--allow-keywordsAllow creation of column names that are keywords 
--bind-address=ip_addressUse specified network interface to connect to MySQL Server5.1.22-ndb-6.3.4
--commentsAdd comments to the dump file 
--compactProduce more compact output 
--compatible=name[,name,...]Produce output that is more compatible with other database systems or with older MySQL servers 
--complete-insertUse complete INSERT statements that include column names 
--create-optionsInclude all MySQL-specific table options in CREATE TABLE statements 
--databasesDump several databases 
--debug[=debug_options]Write a debugging log 
--debug-checkPrint debugging information when program exits5.1.21
--debug-infoPrint debugging information, memory, and CPU statistics when program exits5.1.14
--default-character-set=charset_nameSpecify default character set 
--defaults-extra-file=file_nameRead option file in addition to usual option files 
--defaults-file=file_nameRead only named option file 
--defaults-group-suffix=strOption group suffix value 
--delayed-insertWrite INSERT DELAYED statements rather than INSERT statements 
--delete-master-logsOn a master replication server, delete the binary logs after performing the dump operation 
--disable-keysFor each table, surround the INSERT statements with statements to disable and enable keys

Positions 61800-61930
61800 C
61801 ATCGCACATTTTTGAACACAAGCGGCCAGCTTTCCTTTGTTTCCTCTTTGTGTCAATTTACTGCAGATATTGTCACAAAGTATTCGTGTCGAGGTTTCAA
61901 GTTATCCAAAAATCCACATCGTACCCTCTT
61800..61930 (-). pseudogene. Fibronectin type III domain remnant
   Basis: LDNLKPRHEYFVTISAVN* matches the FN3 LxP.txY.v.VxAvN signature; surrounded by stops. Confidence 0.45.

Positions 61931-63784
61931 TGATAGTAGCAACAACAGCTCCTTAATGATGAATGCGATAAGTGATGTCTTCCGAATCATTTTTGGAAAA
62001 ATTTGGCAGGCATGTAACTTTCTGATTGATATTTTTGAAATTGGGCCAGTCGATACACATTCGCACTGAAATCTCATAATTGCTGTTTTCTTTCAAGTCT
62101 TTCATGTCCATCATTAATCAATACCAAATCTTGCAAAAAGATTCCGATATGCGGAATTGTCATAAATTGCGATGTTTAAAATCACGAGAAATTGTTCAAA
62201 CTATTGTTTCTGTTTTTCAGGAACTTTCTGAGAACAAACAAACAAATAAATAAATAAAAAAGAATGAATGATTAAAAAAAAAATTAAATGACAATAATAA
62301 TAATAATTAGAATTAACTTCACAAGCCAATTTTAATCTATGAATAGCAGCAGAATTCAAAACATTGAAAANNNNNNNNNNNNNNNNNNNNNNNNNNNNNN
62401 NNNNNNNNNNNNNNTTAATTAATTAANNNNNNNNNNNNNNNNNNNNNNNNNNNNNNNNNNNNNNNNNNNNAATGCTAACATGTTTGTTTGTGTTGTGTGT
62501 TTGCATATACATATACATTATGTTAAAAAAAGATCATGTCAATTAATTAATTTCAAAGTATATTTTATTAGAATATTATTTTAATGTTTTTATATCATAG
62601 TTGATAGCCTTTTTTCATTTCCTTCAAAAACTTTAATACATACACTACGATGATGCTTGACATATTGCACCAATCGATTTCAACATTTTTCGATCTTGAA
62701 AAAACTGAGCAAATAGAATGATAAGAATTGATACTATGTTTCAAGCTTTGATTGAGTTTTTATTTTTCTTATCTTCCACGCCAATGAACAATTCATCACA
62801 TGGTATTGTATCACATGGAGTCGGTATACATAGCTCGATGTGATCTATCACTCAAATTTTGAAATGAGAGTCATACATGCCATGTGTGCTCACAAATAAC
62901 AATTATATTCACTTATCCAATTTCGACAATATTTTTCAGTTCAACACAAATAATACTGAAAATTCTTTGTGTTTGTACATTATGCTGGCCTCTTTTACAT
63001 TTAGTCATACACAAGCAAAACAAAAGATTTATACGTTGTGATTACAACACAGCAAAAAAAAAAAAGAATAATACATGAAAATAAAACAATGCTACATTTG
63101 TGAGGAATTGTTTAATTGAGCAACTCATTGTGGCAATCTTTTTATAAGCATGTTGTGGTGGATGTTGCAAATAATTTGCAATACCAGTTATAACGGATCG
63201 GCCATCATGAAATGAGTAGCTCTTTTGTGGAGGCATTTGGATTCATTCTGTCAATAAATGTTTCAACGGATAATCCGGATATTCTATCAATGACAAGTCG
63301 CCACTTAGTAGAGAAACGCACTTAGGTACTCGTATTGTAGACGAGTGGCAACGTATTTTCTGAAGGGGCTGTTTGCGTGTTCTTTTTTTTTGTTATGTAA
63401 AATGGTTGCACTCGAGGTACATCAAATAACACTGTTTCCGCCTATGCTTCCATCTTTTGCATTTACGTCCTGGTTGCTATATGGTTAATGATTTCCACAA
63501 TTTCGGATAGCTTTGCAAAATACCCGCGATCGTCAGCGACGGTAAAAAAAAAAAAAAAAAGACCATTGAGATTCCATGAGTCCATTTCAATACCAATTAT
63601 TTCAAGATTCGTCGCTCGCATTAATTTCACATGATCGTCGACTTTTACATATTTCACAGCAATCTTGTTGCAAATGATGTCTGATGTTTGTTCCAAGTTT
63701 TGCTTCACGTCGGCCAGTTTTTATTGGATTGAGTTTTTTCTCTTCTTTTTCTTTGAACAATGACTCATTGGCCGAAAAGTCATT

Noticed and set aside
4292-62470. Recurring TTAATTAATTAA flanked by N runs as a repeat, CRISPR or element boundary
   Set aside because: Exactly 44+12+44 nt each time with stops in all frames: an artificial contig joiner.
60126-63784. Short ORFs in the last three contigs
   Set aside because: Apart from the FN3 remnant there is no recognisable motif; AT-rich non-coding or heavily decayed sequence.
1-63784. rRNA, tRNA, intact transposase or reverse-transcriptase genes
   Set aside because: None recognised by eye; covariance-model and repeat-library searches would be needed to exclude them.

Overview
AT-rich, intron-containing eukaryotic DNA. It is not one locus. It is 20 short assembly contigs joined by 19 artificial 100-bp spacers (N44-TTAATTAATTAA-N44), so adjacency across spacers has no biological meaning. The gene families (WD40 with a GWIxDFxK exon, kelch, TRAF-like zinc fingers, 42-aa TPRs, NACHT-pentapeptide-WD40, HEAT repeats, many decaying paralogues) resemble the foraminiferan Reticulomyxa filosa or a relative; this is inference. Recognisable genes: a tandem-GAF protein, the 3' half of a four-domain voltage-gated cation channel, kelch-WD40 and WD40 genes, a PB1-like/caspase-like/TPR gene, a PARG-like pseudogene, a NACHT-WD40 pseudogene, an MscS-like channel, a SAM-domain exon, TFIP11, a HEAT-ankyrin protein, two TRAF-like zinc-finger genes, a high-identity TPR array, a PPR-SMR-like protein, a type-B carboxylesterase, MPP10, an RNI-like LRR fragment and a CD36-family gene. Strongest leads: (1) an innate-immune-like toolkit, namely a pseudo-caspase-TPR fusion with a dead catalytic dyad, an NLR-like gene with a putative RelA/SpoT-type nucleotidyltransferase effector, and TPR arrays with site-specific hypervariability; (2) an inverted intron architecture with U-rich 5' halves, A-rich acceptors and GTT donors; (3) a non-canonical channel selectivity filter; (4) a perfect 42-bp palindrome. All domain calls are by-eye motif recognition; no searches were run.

--dump-dateInclude dump date as "Dump completed on" comment if --comments is given5.1.23
--eventsDump events from the dumped databases5.1.8
--extended-insertUse multiple-row INSERT syntax that include several VALUES lists 
--fields-enclosed-by=stringThis option is used with the --tab option and has the same meaning as the corresponding clause for LOAD DATA INFILE 
--fields-escaped-byThis option is used with the --tab option and has the same meaning as the corresponding clause for LOAD DATA INFILE 
--fields-optionally-enclosed-by=stringThis option is used with the --tab option and has the same meaning as the corresponding clause for LOAD DATA INFILE 
--fields-terminated-by=stringThis option is used with the --tab option and has the same meaning as the corresponding clause for LOAD DATA INFILE 
--first-slaveDeprecated; use --lock-all-tables instead 
--flush-logsFlush the MySQL server log files before starting the dump 
--flush-privilegesEmit a FLUSH PRIVILEGES statement after dumping the mysql database